MONTREAL -- Kamala Harris may not have ever claimed she has fond memories of Montreal, or anything approaching nostalgia for Canada—but maybe that’s not the most important question about the years she spent here as a teenager.

What Anu Chopra Sharma’s daughter wanted to know, when Harris rose to prominence a few years ago, was how much Canada had seeped into her bones during those formative years.

So she asked her mother, who went to high school with Harris.

“My daughter asked me the same question,” Sharma says, that’s on many Canadians’ minds now that Democratic presidential candidate Joe Biden has picked Harris as running mate.

“How Canadian is she?”

Sharma told her daughter that Harris seemed very Canadian when she knew her, at around age 15 and 16.

“There’s no way I could have told you that she was American,” she said. 

“I personally think universal health care is going to be her baby,” said Sharma, if Harris does end up as VP.

“And I think it has to do with the fact that she’s…lived in Montreal and seen what [public health care] can be,” she said. “She got to see the other side of the coin, growing up.”

Another former classmate, Dean Smith, said Harris was a creative thinker and “the way she thinks… she will change America.”


If Harris hasn’t spoken or written much about her years in Montreal, it’s not because she was in town at a boring time.

Sharma and Harris both attended Westmount High, a public English-language high school near downtown Montreal, in the late 70s and early 80s. Both graduated in 1981. The school tweeted a message of support Tuesday afternoon when the news about Harris was made public.

Harris moved from California to Montreal at age 12 when her mother, scientist Shyamala Gopalan Harris, got a job researching breast cancer and teaching at McGill University. The girl wasn’t happy about it.

“The thought of moving away from sunny California in February, in the middle of the school year, to a French-speaking foreign city covered in 12 feet of snow was distressing, to say the least,” Harris wrote in her memoir.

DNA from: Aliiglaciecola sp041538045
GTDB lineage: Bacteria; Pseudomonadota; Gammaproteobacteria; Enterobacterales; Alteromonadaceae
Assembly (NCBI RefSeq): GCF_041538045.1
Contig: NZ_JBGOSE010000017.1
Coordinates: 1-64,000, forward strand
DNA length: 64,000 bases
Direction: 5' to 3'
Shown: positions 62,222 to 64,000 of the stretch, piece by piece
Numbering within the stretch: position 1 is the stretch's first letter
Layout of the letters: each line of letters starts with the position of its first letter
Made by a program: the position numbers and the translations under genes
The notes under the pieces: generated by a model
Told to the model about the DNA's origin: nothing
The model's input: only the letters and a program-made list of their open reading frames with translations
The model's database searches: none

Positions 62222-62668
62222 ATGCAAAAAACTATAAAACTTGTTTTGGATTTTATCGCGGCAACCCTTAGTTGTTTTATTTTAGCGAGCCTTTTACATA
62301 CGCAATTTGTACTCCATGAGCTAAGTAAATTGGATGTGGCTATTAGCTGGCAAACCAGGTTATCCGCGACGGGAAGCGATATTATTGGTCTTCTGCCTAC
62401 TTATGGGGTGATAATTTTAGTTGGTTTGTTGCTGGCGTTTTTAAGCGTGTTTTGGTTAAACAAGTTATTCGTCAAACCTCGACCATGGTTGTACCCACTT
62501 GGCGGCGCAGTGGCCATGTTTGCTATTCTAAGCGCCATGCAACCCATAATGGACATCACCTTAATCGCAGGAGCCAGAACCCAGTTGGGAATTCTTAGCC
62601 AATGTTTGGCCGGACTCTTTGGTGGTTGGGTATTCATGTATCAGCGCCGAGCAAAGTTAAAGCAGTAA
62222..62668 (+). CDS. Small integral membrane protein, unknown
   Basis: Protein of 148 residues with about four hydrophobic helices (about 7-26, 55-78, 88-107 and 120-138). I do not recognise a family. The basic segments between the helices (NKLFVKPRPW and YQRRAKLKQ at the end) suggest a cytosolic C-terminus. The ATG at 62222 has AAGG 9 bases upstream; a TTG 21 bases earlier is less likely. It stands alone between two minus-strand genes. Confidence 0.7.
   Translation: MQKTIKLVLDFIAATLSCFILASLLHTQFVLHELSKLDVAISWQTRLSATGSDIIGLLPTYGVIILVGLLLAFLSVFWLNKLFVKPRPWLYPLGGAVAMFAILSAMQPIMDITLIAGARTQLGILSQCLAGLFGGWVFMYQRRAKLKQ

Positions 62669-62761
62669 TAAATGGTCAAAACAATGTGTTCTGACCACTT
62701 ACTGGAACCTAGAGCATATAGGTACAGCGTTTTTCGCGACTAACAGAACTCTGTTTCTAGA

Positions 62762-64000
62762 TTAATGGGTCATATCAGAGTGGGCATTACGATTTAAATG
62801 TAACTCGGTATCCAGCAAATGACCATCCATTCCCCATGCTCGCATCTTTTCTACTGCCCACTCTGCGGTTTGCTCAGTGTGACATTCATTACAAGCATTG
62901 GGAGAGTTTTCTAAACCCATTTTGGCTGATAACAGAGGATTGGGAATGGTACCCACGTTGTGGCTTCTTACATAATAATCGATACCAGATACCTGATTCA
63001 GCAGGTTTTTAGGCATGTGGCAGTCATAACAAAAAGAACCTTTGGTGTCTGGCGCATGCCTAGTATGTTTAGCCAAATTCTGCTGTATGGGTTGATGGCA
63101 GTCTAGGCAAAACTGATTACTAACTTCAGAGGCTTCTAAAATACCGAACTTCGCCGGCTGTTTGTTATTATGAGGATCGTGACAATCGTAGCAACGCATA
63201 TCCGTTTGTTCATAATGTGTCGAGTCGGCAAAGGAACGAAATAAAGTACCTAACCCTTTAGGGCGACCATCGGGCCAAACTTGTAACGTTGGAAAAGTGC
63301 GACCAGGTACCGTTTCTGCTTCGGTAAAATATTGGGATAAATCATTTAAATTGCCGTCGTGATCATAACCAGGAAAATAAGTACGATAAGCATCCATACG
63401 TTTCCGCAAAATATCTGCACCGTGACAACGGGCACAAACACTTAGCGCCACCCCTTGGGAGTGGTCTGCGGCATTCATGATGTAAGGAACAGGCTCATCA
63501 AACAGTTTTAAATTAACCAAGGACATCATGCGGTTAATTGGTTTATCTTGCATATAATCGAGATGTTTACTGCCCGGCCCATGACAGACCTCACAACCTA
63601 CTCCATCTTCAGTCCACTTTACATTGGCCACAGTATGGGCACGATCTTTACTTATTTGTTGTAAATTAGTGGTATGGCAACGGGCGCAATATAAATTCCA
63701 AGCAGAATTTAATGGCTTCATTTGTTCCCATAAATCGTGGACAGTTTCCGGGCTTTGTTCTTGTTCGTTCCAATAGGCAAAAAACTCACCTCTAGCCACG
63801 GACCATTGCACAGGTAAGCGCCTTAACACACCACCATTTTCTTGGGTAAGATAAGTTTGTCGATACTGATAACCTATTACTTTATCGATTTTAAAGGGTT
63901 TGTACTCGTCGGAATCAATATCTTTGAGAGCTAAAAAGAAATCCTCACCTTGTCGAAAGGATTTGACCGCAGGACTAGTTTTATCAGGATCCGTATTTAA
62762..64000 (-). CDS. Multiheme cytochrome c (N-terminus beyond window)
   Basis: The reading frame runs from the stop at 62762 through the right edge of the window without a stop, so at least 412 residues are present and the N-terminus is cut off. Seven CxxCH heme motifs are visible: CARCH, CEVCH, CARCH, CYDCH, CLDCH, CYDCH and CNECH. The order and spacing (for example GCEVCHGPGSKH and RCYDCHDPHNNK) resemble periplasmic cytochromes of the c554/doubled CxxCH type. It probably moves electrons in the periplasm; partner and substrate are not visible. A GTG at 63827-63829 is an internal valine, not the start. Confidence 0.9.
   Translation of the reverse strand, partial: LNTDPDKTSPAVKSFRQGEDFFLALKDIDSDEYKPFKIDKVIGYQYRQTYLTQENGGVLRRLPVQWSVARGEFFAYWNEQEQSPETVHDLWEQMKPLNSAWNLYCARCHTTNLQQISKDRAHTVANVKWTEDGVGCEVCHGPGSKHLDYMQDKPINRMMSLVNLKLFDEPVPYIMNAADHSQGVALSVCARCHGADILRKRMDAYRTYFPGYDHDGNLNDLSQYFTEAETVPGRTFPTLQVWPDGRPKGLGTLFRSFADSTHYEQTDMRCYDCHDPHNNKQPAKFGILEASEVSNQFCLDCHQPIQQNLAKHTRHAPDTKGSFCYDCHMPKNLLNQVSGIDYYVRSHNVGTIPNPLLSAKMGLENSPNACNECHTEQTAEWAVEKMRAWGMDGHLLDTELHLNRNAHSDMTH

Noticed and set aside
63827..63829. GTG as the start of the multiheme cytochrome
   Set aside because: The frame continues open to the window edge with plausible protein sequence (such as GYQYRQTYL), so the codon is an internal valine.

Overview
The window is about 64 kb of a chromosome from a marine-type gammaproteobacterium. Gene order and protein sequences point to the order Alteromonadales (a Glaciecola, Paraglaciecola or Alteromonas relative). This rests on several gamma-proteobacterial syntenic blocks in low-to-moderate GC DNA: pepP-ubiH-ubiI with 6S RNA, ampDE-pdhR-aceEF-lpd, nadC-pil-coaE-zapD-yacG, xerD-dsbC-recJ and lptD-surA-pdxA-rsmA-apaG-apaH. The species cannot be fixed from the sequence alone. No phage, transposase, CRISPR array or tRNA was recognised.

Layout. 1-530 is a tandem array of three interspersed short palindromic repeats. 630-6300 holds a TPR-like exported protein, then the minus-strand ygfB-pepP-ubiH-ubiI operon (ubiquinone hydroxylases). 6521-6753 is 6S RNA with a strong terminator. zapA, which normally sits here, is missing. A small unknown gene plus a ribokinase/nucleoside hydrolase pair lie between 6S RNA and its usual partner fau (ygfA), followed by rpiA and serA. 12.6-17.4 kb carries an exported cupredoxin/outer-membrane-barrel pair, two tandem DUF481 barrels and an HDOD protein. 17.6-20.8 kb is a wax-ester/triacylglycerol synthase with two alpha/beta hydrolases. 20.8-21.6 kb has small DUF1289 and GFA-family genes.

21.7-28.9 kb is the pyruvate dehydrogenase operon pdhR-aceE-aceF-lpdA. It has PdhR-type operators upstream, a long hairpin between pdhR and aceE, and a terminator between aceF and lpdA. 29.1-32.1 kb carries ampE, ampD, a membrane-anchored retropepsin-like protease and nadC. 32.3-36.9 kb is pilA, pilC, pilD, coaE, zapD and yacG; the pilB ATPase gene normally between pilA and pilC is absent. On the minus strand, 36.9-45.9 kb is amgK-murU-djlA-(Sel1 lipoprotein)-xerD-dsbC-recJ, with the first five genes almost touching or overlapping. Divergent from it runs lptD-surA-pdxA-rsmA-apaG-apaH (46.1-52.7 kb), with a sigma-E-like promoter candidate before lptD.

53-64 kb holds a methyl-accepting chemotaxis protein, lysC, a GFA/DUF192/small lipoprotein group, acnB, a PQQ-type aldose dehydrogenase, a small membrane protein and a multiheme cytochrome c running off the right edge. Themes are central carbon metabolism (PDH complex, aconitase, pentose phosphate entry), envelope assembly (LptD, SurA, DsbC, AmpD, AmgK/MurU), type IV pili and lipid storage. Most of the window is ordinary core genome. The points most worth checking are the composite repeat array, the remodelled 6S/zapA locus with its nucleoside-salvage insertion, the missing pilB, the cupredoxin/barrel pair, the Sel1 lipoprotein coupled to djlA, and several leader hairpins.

She left Canada after graduating from high school, which in Montreal is at around age 16. 

Those years happened to be some of Quebec’s most tumultuous, with the province holding its first referendum in 1980 over seceding from Canada.

Westmount High, where Harris landed after struggling in a French-language school, was not representative of the tony, largely white neighbourhood along whose border it lays, said Sharma. 

Quebec’s English-speaking population was shrinking and its schools closing, meaning students were suddenly commuting long distances to Westmount High.

“You had a huge melting pot of cultures in that school,” said Sharma, who grew up on Nun’s Island.

There was a group from Montreal’s “east end who were all francophones but spoke English,” she said. “We had the Little Burgundy group of kids,” from a historically Black neighbourhood, and “the Westmount kids.”

It was a politically charged time and school was lively—everyone had an opinion on separation. “I think we all absorbed it,” said Sharma.